Both mitral and aortic valves were replaced in two cases, Mitral alone was replaced in 7 cases and aortic alone in 2 cases. Prosthetic valves were used for replacement in 8 cases and preserved aortic homografts in 3 cases. The usual signs of bacterial endocarditis, such as intermittent pyrexia, toxemia, splenomegaly and embolic phenomenon were not conspicuous in these cases. Four cases were apyrexial throughout their course. In two cases low fever was seen just for 2-3 days prior to death. In five cases there was intermittent pyrexia, but in four of these there was post-operative wound sepsis due to bacterial infection. Only in one case there was unexplained pyrexia throughout the course. No toxicity was observed in any of the cases excepting those with wound sepsis. Signs of embolization were absent in all the cases. Three patients in this group had neurological damage following cardiopulmonary bypass. They remained in semiconscious or unconscious state throughout the post-operative period and the cause of embolic lesions observed in the brain in these cases was considered to be microembolization following cardiopulmonary bypass. The only positive manifestation in 6 cases was that the cardiac function did not improve as expected without any apparent reason. Repeated blood cultures were done in all cases with intermittent pyrexia. Fungal growth was obtained only in case No. 10 just one day prior to death.
On prosthetic valves the vegetations usually started on the ring at the suture line. They gradually encroached on valve orifice producing secondary stenosis. They then gradually covered the other surface of the ring and struts and filled the cage. Occlusion of the cage was seen more frequently in aortic position than in mitral position. Only in one case the vegetations appeared to start at the aortotomy suture line invading the cage secondarily. The vegetations in fungal endocarditis usually were large and had smooth surface as compared to those in bacterial endocarditis. In fact they looked more like large thrombi and could not be distinguished from bland thrombi. In 4 cases of this group the vegetations were massive and had occluded the valve orifice to a great extent. The vegetations could grow very rapidly and near complete occlusion of the valve orifice was noted in one case within 15 days. In none of the case: there was spread by contiguity to adjacent myocardium. In case of homografts the vegetations were comparatively small, granular and were seen on the cusps. There was variable destruction of the cusps.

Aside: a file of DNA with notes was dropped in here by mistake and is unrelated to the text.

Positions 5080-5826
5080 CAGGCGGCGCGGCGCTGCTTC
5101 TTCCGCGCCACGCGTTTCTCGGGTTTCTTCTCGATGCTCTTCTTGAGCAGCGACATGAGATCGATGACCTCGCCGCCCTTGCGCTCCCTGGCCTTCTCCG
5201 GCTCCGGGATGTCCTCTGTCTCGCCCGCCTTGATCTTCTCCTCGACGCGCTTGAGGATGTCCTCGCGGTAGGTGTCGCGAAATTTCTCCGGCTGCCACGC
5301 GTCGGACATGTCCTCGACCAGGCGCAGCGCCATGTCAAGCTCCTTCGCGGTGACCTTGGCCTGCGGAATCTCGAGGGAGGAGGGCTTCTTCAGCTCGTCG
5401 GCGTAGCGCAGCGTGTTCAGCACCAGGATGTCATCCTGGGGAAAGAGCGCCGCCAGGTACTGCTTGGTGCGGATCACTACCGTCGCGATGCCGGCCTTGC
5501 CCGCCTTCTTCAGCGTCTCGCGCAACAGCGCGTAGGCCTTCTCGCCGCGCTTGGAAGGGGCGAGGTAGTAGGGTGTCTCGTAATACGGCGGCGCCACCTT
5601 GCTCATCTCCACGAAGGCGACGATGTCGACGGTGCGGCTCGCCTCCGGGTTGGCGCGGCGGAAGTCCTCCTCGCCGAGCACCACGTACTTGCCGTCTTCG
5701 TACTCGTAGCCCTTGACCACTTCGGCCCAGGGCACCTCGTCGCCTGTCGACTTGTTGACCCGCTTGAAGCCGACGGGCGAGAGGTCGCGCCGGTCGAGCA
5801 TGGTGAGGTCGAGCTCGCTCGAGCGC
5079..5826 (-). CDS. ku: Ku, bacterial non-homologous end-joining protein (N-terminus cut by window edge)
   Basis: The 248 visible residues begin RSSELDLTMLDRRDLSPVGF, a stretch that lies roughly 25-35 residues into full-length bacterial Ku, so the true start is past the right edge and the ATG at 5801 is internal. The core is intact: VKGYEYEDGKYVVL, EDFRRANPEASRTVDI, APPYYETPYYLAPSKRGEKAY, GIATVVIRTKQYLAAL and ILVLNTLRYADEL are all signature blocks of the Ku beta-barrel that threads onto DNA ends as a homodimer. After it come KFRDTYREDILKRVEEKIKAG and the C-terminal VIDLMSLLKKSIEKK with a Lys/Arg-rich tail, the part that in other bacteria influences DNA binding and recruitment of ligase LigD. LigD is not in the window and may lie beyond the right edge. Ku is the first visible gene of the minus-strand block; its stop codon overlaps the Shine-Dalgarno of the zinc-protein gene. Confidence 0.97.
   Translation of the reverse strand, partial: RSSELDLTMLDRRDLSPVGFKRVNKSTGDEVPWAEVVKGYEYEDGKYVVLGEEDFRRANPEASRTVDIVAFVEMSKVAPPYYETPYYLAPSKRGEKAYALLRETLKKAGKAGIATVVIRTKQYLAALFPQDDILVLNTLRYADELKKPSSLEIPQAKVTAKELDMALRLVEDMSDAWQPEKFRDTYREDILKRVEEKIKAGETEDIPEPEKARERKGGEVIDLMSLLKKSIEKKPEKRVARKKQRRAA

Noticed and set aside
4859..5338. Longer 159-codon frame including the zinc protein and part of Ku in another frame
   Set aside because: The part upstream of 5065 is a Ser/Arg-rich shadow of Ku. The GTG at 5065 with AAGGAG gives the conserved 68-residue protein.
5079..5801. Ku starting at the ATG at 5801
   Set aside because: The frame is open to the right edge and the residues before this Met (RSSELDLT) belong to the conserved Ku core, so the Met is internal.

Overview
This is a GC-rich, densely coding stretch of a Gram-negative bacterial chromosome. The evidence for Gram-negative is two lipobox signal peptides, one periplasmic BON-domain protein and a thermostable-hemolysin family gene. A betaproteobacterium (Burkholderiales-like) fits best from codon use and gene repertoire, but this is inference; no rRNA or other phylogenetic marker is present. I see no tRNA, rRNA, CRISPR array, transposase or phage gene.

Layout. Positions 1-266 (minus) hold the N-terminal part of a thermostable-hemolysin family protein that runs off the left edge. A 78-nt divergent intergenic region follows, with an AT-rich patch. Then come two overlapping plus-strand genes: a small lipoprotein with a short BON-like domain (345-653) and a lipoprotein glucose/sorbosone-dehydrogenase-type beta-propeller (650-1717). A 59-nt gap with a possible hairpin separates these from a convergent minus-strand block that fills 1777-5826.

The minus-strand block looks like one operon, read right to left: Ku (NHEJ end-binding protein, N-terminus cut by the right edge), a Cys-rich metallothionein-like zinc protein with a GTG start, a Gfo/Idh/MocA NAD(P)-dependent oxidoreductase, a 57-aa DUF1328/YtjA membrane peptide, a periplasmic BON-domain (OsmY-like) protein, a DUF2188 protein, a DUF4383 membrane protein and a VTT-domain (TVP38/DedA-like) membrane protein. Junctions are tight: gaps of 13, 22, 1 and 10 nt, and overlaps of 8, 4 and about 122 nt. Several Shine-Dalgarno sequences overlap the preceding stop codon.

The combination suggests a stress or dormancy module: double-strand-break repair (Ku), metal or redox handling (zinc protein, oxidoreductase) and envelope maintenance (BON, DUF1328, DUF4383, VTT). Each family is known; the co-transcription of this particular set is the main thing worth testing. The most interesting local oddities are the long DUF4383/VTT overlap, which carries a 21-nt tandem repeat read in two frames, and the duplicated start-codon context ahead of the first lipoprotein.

Embolic lesions though clinically not evident were seen either macroscopically or microscopically at the usual sites like brain, spleen and kidney in 8 cases. Interestingly micro-embolic lesions in the myocardium producing myocarditis were found to be very frequent and were seen in six cases [Table 2]. Histologically fungus was detected in emboli in three cases. After the initial experience, the vegetations in the last six cases were also cultured for fungi in addition to bacteria. In three cases (5, 6 and 10) growth was obtained and the fungus could be identified with certainty. Diagnosis on histology alone has some limitations. Essentially two types of fungi were detected in this series. The first consisted of yeast forms and pseudohyphae which were generally stained in rutine H-E stained section. This offered no problem and could be easily identified as Candida. The other type consisted of branching Septate hyphae which remained unstained in H-E stained section. For detection of this type. special fungal stains were necessary though when present in large number, it could be identified as negatively stained structures. This appearance is exhibited by Aspergiilus and Penicillium. Though there are subtle morphological differences between the two in the intensity of staining, frequency and type of branching, the diagnosis on histology alone can be fallacious. No further attempt, therefore, is made to identify the fungus and definite diagnosis is made only in cases where growth was obtained.